Variations of soil profile characteristics due to varying time spans since ice retreat in the inner Nordfjord, western Norway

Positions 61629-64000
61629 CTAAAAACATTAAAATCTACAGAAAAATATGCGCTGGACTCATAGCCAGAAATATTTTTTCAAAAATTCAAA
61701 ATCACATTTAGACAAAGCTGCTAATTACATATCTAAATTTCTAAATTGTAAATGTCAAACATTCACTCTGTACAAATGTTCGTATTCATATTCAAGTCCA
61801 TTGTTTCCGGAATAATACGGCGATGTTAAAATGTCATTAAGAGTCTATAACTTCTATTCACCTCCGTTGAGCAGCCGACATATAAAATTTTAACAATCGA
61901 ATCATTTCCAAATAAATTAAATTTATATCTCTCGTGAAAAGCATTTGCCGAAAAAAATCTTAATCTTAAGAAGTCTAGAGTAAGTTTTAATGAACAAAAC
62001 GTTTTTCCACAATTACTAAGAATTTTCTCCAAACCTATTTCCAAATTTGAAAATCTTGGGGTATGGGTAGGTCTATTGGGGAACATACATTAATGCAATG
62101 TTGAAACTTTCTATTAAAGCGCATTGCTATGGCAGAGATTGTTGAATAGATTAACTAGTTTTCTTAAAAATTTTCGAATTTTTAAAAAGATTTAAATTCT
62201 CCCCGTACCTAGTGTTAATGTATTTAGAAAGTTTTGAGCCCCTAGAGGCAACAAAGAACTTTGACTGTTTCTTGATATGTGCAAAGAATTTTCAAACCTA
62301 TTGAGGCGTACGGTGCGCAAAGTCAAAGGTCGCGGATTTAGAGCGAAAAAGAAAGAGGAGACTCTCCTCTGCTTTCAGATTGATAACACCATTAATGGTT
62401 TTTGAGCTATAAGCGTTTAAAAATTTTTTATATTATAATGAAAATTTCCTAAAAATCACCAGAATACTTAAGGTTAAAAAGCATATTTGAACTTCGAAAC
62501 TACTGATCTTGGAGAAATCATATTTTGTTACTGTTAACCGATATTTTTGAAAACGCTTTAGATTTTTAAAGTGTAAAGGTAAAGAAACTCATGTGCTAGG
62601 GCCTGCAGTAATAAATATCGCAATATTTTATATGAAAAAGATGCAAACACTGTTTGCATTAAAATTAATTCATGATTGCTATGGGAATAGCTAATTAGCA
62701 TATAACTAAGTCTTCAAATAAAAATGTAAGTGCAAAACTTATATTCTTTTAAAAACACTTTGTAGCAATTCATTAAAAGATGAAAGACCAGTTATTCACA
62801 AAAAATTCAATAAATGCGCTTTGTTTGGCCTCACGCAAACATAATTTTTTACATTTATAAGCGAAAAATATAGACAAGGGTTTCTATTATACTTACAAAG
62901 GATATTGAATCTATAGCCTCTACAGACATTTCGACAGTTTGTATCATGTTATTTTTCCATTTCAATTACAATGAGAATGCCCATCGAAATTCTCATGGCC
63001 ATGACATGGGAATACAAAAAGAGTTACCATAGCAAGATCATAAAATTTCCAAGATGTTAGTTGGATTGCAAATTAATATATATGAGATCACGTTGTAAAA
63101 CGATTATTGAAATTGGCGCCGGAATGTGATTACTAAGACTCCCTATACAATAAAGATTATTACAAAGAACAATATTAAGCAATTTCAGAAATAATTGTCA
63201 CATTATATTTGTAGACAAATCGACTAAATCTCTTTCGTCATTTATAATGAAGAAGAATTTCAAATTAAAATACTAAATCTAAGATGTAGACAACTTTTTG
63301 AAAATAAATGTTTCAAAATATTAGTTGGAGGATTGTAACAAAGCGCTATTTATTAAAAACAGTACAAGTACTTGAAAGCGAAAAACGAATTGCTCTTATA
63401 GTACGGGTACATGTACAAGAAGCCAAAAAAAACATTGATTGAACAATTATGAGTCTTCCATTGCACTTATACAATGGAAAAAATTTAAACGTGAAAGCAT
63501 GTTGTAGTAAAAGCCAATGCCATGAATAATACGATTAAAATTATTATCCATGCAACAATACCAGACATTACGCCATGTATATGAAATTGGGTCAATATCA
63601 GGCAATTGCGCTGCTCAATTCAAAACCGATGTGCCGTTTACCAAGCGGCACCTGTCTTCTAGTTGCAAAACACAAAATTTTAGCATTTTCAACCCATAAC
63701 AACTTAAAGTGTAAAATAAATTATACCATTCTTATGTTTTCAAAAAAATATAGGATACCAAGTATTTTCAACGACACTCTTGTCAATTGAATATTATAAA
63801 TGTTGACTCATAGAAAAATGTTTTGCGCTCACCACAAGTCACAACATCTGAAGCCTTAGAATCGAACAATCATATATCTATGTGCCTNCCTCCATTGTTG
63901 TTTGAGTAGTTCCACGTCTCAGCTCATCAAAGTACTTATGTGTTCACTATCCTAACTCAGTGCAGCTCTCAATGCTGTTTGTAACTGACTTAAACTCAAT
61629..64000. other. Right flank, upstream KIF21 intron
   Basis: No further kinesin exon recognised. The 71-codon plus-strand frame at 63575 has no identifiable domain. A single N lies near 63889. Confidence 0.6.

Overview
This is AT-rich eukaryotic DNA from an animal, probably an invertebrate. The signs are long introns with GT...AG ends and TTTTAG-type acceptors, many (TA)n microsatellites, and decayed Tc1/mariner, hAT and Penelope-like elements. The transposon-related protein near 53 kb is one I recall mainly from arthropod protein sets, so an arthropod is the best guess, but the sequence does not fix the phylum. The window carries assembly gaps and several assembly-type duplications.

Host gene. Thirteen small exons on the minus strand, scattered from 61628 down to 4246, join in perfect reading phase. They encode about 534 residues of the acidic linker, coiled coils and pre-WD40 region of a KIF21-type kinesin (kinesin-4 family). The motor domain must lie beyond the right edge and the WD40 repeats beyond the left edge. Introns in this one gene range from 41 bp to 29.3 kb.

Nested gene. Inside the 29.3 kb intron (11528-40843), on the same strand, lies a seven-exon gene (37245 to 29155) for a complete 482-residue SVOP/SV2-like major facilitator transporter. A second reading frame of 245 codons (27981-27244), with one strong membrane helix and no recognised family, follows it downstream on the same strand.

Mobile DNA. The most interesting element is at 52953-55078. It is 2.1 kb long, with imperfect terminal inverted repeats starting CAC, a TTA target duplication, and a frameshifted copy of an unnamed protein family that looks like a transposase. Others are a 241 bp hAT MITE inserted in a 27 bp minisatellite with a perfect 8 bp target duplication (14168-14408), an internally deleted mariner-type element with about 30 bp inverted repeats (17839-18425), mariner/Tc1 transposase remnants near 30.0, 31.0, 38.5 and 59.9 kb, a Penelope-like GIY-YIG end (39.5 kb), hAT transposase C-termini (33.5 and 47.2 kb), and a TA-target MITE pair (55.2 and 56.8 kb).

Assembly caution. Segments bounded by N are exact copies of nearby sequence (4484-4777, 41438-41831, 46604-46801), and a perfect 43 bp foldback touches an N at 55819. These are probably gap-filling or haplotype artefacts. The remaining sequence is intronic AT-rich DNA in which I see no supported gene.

In the Erdalen and Bødalen drainage basins located in the inner Nordfjord in western Norway the soils were formed after deglaciation. The climate in the uppermost valley areas is sub-arctic oceanic, and the lithology consists of Precambrian granitic orthogneisses on which Leptosols and Regosols are the most common soils. The Little Ice Age glacier advance affected parts of the valleys with the maximum glacier extent around AD 1750. In this study five sites on moraine and colluvium materials were selected to examine main soil properties, grain size distribution, soil organic carbon and pH to assess if soil profile characteristics and patterns of fallout radionuclides (FRNs) and environmental radionuclides (ERNs) are affected by different stages of ice retreat. The Leptosols on the moraines are shallow, poorly developed and vegetated with moss and small birches. The two selected profiles show different radionuclide activities and grain size distribution. The sampled soils on the colluviums outside the LIA glacier limit became ice-free during the Preboral. The Regosols present better-developed profiles, thicker organic horizons and are fully covered by grasses. Activity of 137Cs and 210Pb ex concentrate at the topsoil and decrease sharply with depth. The grain size distribution of these soils also reflects the difference in geomorphic processes that have affected the colluvium sites. Significantly lower mass activities of FRNs were found in soils on the moraines than on colluviums. Variations of ERN activities in the valleys were related to characteristics of soil mineralogical composition. These results indicate differences in soil development that are consistent with the age of ice retreat. In addition, the pattern distribution of 137Cs and 210Pb ex activities differs in the soils related to the LIA glacier limits in the drainage basins.